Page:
What is Force?
When talking biomechanics, pressure often gets confused with force and vice-versa. Pressure cannot exist without force. While they are related in this regard, the difference between the two can be boiled down to: force is the total impact of one object on another, whereas pressure is the physical quantity of force spread over an area.
Force plate technology is traditionally considered to be the “gold standard” because it is widely used in clinical research and athletic force studies. A force plate measures the Total Force (usually expressed in Newtons) applied to the surface of the platform, thus providing only the total value of a directional force. Force plates are effective at measuring ground reaction forces during walking, jumping, or other types of movement. The data from a force plate is useful, but it’s only part of a larger movement picture.
That’s where ground pressure analysis comes into play, and why understanding the science behind ground pressure is such an important complement to analyzing the entire golf or baseball swing.
What is Ground Pressure?
Ground pressure sensing technology provides enough data points to divide the plantar (bottom of foot) pressure data into multiple zones laterally and medially. With pressure analysis, you can assess isolated curves for the rearfoot, midfoot and forefoot, compare both left and right asymmetries, and pressure and temporal characteristics during all phases of the golf and baseball swing. By capturing this data, you can identify the statistics in each region of the foot, and isolate the force-time and pressure-time curves for each segment. In addition, the direction, speed, and displacement of one’s center of force/center of pressure is captured which correlates to what kind of movement the force produced.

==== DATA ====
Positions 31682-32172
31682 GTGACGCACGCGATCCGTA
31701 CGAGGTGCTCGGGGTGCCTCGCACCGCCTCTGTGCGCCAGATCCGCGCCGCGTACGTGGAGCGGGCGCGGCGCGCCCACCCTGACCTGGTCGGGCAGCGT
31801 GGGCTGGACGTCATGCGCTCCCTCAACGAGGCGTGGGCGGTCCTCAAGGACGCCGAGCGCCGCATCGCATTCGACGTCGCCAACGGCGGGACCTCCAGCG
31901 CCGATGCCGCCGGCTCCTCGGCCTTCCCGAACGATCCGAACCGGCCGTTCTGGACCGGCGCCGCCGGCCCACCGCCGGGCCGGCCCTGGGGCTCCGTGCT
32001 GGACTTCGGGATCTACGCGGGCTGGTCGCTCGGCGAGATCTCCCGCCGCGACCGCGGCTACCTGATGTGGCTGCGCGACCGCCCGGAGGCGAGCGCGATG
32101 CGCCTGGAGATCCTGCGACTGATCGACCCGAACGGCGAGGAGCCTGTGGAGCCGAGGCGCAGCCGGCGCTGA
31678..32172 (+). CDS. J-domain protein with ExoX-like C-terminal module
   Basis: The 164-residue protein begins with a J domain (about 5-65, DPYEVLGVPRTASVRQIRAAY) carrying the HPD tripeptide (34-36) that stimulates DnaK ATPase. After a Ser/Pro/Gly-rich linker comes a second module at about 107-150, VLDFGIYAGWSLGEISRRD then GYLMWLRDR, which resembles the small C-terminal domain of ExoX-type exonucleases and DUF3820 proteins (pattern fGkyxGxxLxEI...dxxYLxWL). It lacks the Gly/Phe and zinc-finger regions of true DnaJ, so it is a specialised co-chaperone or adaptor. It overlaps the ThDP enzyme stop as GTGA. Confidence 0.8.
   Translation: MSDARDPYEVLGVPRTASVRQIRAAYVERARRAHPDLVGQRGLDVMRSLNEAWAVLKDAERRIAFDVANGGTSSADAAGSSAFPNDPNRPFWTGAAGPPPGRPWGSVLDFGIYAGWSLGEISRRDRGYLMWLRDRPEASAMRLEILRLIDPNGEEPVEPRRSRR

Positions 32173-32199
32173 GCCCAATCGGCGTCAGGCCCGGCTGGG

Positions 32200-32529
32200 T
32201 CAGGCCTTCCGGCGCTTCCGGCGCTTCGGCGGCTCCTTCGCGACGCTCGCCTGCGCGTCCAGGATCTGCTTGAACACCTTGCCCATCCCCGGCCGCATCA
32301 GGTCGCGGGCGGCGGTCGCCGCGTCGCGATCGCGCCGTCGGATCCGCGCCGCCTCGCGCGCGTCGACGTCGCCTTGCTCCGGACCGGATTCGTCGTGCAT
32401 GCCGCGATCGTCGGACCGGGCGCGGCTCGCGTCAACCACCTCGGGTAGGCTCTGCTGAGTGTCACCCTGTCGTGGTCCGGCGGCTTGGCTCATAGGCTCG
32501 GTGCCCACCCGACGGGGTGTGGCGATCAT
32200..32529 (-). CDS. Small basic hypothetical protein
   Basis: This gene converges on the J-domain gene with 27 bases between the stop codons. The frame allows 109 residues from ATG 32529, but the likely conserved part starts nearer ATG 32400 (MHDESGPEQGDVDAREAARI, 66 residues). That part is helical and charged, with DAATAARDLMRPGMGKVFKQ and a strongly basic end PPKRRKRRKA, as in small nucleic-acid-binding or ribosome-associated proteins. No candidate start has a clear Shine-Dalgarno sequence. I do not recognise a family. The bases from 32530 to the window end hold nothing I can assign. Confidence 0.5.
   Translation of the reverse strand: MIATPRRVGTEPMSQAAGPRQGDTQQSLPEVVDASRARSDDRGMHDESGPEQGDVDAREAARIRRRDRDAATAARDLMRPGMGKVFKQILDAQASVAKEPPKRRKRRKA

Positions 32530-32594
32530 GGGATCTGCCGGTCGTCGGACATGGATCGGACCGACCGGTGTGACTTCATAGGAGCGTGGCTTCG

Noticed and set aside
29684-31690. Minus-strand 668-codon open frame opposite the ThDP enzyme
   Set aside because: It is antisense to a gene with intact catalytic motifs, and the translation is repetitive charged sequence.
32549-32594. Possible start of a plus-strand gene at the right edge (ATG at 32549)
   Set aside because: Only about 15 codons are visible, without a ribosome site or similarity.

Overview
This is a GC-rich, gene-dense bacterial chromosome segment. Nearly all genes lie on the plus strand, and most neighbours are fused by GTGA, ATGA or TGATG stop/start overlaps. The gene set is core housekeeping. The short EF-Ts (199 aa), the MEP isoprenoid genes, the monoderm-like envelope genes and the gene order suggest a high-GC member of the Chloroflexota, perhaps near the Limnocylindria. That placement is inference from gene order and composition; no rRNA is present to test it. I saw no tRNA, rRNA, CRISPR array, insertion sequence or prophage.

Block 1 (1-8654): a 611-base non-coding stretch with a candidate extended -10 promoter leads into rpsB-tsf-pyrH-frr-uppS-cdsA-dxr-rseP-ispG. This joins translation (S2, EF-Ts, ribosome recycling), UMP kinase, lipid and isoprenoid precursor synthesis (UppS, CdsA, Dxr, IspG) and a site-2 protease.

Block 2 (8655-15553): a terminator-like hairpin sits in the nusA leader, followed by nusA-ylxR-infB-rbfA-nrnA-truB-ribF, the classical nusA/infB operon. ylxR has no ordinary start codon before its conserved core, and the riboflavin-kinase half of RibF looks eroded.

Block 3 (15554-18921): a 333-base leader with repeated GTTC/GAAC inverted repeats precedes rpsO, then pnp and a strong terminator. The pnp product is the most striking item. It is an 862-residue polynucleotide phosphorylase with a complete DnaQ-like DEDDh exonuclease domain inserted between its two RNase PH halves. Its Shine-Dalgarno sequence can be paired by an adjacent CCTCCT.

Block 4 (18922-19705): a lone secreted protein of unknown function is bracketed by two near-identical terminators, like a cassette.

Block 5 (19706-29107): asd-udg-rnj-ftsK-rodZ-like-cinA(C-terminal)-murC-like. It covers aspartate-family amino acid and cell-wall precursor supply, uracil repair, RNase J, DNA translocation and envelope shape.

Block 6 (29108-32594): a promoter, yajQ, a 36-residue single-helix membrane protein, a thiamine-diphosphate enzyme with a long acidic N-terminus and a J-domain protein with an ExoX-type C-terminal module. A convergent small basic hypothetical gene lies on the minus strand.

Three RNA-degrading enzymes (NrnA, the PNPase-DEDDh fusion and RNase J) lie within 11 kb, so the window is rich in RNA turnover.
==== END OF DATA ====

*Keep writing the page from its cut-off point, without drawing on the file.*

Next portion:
Segmentation of the foot, together with CoP (center of pressure) progression, is probably one of the most appreciated features of ground pressure sensing technology. The ability to isolate ground reaction forces and obtain force-time curves for each foot region represents a paradigm shift in performance analysis.
From a biomechanical point of view, movement occurs dynamically over time and area, not just in one direction. Analyzing the pressure over area during movement and seeing what part of the foot interacts with the ground can dramatically increase a coach’s understanding of how an athlete’s movement is related to performance.
A New “Gold Standard”
Top golf and baseball instructors are now using pressure mats in conjunction with the data gathered from video to analyze an athletes’ full interaction with the ground through a golf or baseball swing. Ground pressure mats provide significantly more minute detail than force plates and help us “see” how all points of ground contact are interacting during movement.
Combining ground pressure technology with great coaching is resulting in measurable improvement with pros and everyday amateur athletes, and is quickly becoming the new “gold standard” coaching tool.
-By Phil Stotter, V1 Sports Director of Sports Science